The position is not uncommon, since in several jurisdiction an authenticated original is requested, and may impose in the future some additional care by the applicant in making sure that the original disclosed has been indeed “certified”.
Following the presentation of the application the Court declares the award enforceable ex parte (without the prior appearance of the party against which the enforcement is sought) unless the award is found against public policy, or in the event that the dispute could not be decided by means of an arbitral procedure.
The decree is then served on the defendant, which may raise an appeal within 60 days.
Validity of the arbitration clause
The issues frequently debated in Italian enforcement proceedings are the existence of a valid and binding arbitration clause and the requirement for the arbitration agreement to be in writing pursuant to Article V.1(a) of the NY Convention.
Under Italian case-law the validity of an arbitration clause stipulated by mean of incorporation (i.e. by virtue of a reference to a different standard form) requires the so called “relatio perfecta”, that is to say a specific reference to arbitration.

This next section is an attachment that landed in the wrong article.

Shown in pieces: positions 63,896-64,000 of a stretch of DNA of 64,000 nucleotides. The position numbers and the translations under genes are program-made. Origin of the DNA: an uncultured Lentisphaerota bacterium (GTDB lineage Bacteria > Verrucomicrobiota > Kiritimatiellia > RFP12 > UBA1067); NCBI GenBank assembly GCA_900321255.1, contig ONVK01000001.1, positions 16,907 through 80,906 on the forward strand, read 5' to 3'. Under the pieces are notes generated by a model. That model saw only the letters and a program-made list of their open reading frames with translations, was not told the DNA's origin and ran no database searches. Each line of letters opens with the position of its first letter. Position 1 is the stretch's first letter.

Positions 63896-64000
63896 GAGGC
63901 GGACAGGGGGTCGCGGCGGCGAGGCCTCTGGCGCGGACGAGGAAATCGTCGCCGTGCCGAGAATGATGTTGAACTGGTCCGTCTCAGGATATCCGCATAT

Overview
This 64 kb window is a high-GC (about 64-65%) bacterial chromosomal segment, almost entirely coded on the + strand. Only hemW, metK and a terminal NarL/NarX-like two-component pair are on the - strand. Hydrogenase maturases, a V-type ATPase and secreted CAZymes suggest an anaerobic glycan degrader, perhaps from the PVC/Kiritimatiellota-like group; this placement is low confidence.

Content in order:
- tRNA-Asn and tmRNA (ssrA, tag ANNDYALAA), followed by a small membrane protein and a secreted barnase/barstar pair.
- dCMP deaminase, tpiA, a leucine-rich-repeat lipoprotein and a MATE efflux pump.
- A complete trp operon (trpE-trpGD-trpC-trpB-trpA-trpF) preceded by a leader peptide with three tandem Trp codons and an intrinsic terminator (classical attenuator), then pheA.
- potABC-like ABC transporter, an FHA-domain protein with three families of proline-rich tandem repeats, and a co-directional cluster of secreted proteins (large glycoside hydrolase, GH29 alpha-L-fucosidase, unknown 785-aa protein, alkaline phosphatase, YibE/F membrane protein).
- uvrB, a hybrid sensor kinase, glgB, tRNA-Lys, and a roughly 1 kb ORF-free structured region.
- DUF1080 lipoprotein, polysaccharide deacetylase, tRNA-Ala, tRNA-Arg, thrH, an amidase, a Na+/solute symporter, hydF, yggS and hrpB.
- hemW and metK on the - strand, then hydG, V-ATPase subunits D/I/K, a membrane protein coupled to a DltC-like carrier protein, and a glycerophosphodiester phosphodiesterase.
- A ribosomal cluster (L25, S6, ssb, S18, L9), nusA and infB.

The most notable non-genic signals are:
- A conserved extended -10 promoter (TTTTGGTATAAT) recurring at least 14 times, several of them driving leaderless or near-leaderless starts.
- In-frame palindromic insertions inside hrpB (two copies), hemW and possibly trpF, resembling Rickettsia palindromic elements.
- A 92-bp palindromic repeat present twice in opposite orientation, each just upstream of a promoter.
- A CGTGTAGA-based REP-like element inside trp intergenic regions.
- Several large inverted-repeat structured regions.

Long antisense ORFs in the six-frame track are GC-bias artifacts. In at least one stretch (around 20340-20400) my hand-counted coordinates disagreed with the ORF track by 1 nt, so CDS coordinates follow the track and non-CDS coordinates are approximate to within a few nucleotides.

The issue is particularly relevant in claims and arbitrations arising out of charter parties, where the terms of the contract are frequently summarized in a recap fixture and the arbitration clause is extremely short and synthetic, like “GA/Arb in London engl law to apply”, or the reference to the arbitration clause contained in standard form of charter parties is done by using provisions (very popular with brokers but hardly understood by the Courts) like “arb as per Gencon” or “owise as per Synacomex”.
It is certainly advisable that the intention of the parties to entrust the decision of claims arising from the contract to arbitrators is expressed by words which make clear that the parties have considered arbitration as method of settlement, indicating place and rules of arbitration.
Italian Courts generally hold that a full proper incorporation is needed, and arbitration must be explicitly contemplated by the parties,3 but a few recent decisions have apparently attenuated such a strictness of approach.